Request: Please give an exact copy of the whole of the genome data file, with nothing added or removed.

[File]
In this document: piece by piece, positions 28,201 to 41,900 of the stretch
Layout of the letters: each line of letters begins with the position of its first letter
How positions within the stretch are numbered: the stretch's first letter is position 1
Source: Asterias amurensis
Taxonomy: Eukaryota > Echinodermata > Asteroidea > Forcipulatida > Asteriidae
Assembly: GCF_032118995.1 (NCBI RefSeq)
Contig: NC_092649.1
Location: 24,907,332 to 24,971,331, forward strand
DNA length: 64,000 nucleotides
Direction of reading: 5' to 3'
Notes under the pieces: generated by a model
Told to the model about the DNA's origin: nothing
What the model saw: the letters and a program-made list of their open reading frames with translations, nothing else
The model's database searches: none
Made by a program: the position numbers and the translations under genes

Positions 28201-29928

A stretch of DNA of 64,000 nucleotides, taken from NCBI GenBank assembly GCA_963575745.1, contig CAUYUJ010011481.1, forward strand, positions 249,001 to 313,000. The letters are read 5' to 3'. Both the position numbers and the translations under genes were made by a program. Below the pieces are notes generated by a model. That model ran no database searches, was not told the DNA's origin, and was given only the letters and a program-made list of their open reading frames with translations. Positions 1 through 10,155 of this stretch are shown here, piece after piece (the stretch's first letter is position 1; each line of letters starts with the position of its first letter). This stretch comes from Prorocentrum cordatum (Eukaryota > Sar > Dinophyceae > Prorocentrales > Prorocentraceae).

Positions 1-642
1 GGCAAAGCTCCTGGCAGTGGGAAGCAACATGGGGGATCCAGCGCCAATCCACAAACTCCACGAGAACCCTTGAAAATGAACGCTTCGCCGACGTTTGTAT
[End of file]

In this document: piece by piece, positions 28,201 to 41,900 of the stretch
Layout of the letters: each line of letters begins with the position of its first letter
How positions within the stretch are numbered: the stretch's first letter is position 1
Source: Asterias amurensis
Taxonomy: Eukaryota > Echinodermata > Asteroidea > Forcipulatida > Asteriidae
Assembly: GCF_032118995.1 (NCBI RefSeq)
Contig: NC_092649.1
Location: 24,907,332 to 24,971,331, forward strand
DNA length: 64,000 nucleotides
Direction of reading: 5' to 3'
Notes under the pieces: generated by a model
Told to the model about the DNA's origin: nothing
What the model saw: the letters and a program-made list of their open reading frames with translations, nothing else
The model's database searches: none
Made by a program: the position numbers and the translations under genes

Positions 28201-29928

A stretch of DNA of 64,000 nucleotides, taken from NCBI GenBank assembly GCA_963575745.1, contig CAUYUJ010011481.1, forward strand, positions 249,001 to 313,000. The letters are read 5' to 3'. Both the position numbers and the translations under genes were made by a program. Below the pieces are notes generated by a model. That model ran no database searches, was not told the DNA's origin, and was given only the letters and a program-made list of their open reading frames with translations. Positions 1 through 10,155 of this stretch are shown here, piece after piece (the stretch's first letter is position 1; each line of letters starts with the position of its first letter). This stretch comes from Prorocentrum cordatum (Eukaryota > Sar > Dinophyceae > Prorocentrales > Prorocentraceae).

Positions 1-642
1 GGCAAAGCTCCTGGCAGTGGGAAGCAACATGGGGGATCCAGCGCCAATCCACAAACTCCACGAGAACCCTTGAAAATGAACGCTTCGCCGACGTTTGTAT